In addition to being a Fellow in both AIAA and ASC, some of his other professional awards include: Incomplete List of Excellent Teachers in ‘76, ‘77, ‘78, ‘82, ‘83, ‘84, ‘85, ‘03 and ‘04; Bahai Human Rights Award in 1984 and 1994; AIAA 25-, 40- and 60-year membership Award; AIAA Faculty Adviser Award; Pierce Award Finalist in 1992; AAUP Membership Award in 2006; Association of College Honor Societies Award in 2000; Charles E. Schmidt Distinguished Visiting Professor, Florida Atlantic University from 1997 to 2001 and 2007; and the AIAA Dayton-Cincinnati Aerospace Sciences Symposium Best Paper Award in ’02 and ‘04. In 2020, Hilton received the Vebleo Scientist Award.

Hilton was also civically active. He was a 10-year member of the board of directors of A Women’s Fund, which is a shelter for battered women, served as chair of the City of Champaign Human Relations Commission and as the Champaign County Democratic Committee secretary. His activities as co-chair of the Champaign-Urbana Council for Integration helped bring about the local integration in employment, housing and public schools in 1964. He was very active in the ACLU, earning the ACLU Stone Award for Lifetime Commitment to Civil Liberties. He continued to be very active in the UIUC chapter of the American Association of University Professors and recently served as its president.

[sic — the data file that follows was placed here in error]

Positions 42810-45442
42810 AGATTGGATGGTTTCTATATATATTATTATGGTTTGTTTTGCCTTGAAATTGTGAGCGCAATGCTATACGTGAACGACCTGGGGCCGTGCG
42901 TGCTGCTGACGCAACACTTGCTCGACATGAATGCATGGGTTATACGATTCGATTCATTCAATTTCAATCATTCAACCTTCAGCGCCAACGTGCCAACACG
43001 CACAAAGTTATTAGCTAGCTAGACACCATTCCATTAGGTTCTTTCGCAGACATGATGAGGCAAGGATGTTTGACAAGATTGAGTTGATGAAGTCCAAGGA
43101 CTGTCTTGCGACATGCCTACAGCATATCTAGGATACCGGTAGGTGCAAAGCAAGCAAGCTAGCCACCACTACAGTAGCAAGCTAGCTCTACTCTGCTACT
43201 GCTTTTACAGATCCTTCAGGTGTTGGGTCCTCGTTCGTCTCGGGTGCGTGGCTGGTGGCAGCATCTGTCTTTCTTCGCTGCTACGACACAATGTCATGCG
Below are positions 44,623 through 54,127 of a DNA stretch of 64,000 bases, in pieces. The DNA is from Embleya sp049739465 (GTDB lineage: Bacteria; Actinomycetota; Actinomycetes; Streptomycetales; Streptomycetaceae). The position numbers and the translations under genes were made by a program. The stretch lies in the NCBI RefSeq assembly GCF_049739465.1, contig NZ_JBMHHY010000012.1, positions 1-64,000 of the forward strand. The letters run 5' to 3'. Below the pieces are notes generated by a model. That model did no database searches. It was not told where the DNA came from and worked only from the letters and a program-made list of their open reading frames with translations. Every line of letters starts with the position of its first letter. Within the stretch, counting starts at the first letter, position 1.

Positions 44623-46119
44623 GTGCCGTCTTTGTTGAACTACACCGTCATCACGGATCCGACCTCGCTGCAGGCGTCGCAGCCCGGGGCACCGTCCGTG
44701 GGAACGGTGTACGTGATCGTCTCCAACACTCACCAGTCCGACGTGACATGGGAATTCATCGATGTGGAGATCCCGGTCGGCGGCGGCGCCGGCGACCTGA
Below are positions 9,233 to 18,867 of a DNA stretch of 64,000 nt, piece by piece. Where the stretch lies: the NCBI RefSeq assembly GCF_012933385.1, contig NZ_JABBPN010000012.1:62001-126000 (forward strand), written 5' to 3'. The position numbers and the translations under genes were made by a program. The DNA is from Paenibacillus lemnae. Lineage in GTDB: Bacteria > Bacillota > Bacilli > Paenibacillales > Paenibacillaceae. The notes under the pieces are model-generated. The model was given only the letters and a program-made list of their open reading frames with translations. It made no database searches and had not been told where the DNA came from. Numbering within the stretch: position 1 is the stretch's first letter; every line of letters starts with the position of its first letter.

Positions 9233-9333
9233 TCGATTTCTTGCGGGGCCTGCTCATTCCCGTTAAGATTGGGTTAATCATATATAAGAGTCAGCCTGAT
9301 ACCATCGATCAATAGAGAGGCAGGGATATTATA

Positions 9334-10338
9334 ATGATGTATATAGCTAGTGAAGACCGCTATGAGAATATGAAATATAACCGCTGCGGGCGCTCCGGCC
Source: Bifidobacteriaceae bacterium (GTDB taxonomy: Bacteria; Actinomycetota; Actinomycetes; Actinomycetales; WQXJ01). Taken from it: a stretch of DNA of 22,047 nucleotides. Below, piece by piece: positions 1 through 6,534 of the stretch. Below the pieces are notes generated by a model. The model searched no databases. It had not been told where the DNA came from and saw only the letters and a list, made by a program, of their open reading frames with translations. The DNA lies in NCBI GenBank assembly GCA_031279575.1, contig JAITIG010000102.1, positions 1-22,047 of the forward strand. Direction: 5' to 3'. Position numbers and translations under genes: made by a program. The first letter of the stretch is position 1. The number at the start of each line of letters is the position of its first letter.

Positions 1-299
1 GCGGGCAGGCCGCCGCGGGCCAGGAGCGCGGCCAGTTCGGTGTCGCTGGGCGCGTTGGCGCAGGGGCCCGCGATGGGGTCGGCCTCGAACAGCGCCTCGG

In the 2018 interview, Hilton also recalled a job offer he got just before deciding to come to Illinois. In 1947, after he received his master’s degree, he was at a conference in New York and was approached by the chief of structures at a government office.

“He tried to convince me, forget graduate education, come work for us,” Hilton said. “It’s a good thing I didn’t. I’d still be there filling out spreadsheets. Anyway, if you look back on life, a lot of it is accidents — in the sense that you stumble on opportunities. They’re not planned.”

Hilton and his first wife, Joan, who died in 1969, had three children, Constance, Victoria and Alexander. He later married the love of his life, Lois Grimason, and added to their extended family Luisa French, Susan and husband Reggie Worlds, Janey and husband David Dvorak and Peter Pruitt. Between them, they have 12 grandchildren and 13 great-grandchildren.

Per his request, there will be no services.

Trending Food Videos

Veteran US

Trending Videos